The U.S. District Court for the District of Delaware has granted a request by Advanced Micro Devices Inc. (AMD) that documents be preserved for use as evidence as the company pursues its antitrust litigation against Intel Corp., AMD said Monday.
AMD asked the court on July 1 to serve subpoenas for the preservation of documents in the possession of specified third parties so they may be used as evidence in the litigation. The court granted the request shortly afterward, AMD said in a statement.
AMD sent notices to 32 computer companies, microprocessor distributors and computer retailers requesting that they suspend their normal document destruction policies and take steps to present evidence from being lost, according to an AMD filing with the court.
Of these, 14 companies have responded and nine of those indicated they would work with AMD to preserve documents, AMD said. The nine companies were computer makers Acer Inc., Gateway Inc., Lenovo Group Ltd., NEC Computers International B.V. (NEC-CI), Rackable Systems Inc., Sony Corp. together with Sony Electronics Inc., which were counted as one company, and Sun Microsystems Inc. The others were distributor Tech Data Corp. and the retailer Circuit City Stores Inc., according to the filing.
Best Buy Co. Inc. has agreed to comply with AMD’s request “without limitation,” while Dell Inc. and Hitachi Ltd. acknowledged AMD’s letters of request and promised to respond. CompUSA Inc. has acknowledged AMD’s request, the filing said.
Toshiba Corp. is the only company to have acknowledged receipt of AMD’s notice and “refused to negotiate at all,” according to the filing.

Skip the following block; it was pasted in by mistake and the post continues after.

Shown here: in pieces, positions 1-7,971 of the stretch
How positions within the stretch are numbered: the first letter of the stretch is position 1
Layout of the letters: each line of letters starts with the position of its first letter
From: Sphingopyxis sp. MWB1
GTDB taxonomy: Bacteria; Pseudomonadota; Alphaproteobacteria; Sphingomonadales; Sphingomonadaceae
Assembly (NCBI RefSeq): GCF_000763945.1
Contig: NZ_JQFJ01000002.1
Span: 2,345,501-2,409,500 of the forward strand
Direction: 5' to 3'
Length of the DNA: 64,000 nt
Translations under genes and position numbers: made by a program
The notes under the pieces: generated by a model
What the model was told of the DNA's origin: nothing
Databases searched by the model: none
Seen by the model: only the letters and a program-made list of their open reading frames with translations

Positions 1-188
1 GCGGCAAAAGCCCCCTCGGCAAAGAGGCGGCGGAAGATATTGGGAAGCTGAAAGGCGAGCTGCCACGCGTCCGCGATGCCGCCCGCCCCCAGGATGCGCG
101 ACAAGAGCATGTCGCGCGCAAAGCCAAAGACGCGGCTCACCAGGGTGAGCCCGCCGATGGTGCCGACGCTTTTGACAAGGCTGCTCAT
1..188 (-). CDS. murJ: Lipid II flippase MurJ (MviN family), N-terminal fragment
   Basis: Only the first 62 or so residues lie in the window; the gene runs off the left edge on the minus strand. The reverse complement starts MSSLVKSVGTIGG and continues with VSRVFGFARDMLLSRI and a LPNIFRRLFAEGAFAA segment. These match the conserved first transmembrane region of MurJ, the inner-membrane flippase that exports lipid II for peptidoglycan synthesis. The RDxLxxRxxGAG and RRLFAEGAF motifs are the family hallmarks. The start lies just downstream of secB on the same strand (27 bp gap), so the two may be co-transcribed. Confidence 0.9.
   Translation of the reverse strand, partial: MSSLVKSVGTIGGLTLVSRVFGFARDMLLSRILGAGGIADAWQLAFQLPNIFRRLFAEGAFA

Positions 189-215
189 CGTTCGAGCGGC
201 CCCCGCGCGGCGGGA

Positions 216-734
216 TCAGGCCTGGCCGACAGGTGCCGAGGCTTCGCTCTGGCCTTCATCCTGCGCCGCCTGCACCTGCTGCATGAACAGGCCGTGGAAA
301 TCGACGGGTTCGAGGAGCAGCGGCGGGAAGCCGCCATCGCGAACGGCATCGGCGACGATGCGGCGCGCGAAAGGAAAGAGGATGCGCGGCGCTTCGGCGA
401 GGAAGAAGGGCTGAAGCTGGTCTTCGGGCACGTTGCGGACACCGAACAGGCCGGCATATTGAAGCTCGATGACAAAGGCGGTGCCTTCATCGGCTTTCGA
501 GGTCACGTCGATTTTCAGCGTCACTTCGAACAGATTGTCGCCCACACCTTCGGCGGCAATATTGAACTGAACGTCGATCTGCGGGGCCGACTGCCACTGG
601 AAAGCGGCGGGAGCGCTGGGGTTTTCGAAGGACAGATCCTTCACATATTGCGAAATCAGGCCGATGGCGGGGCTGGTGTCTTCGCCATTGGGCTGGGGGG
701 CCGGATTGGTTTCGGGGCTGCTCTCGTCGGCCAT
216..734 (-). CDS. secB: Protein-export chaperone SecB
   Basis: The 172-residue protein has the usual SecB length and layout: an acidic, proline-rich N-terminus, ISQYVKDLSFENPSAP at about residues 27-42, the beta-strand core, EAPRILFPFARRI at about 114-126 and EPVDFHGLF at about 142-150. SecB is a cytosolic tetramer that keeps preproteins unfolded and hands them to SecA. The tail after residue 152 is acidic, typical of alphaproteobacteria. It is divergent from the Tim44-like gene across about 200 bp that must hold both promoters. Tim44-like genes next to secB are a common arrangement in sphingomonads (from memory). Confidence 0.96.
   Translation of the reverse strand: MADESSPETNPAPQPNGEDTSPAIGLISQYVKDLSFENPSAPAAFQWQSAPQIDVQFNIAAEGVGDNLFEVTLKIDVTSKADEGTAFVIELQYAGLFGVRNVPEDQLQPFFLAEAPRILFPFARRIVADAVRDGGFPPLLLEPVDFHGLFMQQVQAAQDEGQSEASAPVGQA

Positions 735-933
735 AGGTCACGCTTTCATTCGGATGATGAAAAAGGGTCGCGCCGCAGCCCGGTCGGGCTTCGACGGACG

Toshiba declines comment on its position regarding the case, according to Midori Suzuki, a spokeswoman for Toshiba in Tokyo.
So far, 18 companies have not responded, according to the filing.
The PC makers that have not answered are Averatec Inc., Fujitsu Ltd., Fujitsu-Siemens Computers GmbH, Hewlett-Packard Co., IBM Corp., NEC Corp., and Supermicro Inc. Of the distributors, ASI Corp., Avnet Inc., Ingram Micro Inc., Supercom and Synnex Corp. have yet to respond, as have retailers Aldi, Dixons Group PLC, Fry’s Electronics Inc., Mediamarkt Ingolstadt, Office Depot Inc. and Vobis, the filing said.
“In the light of the court order, AMD is confident that the companies it has contacted will appropriately preserve the relevant documents,” said Mari Hayashi, a spokeswoman for AMD in Tokyo.
The announcement comes after AMD filed a broad antitrust suit against Intel Corp. at the Delaware court last week, accusing Intel of using discriminatory financial payments and threats to stifle competition and maintain its dominance in the microprocessor market.
The 48-page complaint alleged that Intel used illegal subsidies to win sales, and in some cases threatened companies for using or selling AMD products. AMD identified 38 companies on three continents that it claimed were coerced by Intel.
Later in the week, AMD’s Japanese subsidiary filed claims against Intel KK, the chip giant’s Japanese subsidiary, seeking US$50 million in the Tokyo High Court and millions of dollars in damages in the Tokyo District Court for what AMD called “various anticompetitive acts” by Intel KK.
The suits in Japan were launched in relation to a March ruling by the Japan Fair Trade Commission, which found that Intel had abused its monopoly power in the Japanese microprocessor market, substantially restraining competition.
Intel in the U.S. has disagreed with AMD’s claims, while Intel KK has declined comment on the suits launched by AMD in Japan.